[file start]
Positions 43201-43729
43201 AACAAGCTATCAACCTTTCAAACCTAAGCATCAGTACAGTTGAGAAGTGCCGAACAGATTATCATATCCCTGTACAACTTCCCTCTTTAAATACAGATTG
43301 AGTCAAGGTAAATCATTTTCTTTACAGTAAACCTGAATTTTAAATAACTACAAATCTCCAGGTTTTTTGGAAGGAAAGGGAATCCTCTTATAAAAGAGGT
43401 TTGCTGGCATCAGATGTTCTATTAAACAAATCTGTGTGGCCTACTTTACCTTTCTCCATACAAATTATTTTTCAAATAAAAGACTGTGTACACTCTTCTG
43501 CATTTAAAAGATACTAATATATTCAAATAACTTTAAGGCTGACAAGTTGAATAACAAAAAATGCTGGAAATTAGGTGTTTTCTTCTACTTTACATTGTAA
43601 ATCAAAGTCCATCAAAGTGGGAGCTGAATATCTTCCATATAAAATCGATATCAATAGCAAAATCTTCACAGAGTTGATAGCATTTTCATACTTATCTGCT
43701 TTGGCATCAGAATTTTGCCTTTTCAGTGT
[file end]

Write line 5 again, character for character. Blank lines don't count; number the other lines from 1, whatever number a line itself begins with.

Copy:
43501 CATTTAAAAGATACTAATATATTCAAATAACTTTAAGGCTGACAAGTTGAATAACAAAAAATGCTGGAAATTAGGTGTTTTCTTCTACTTTACATTGTAA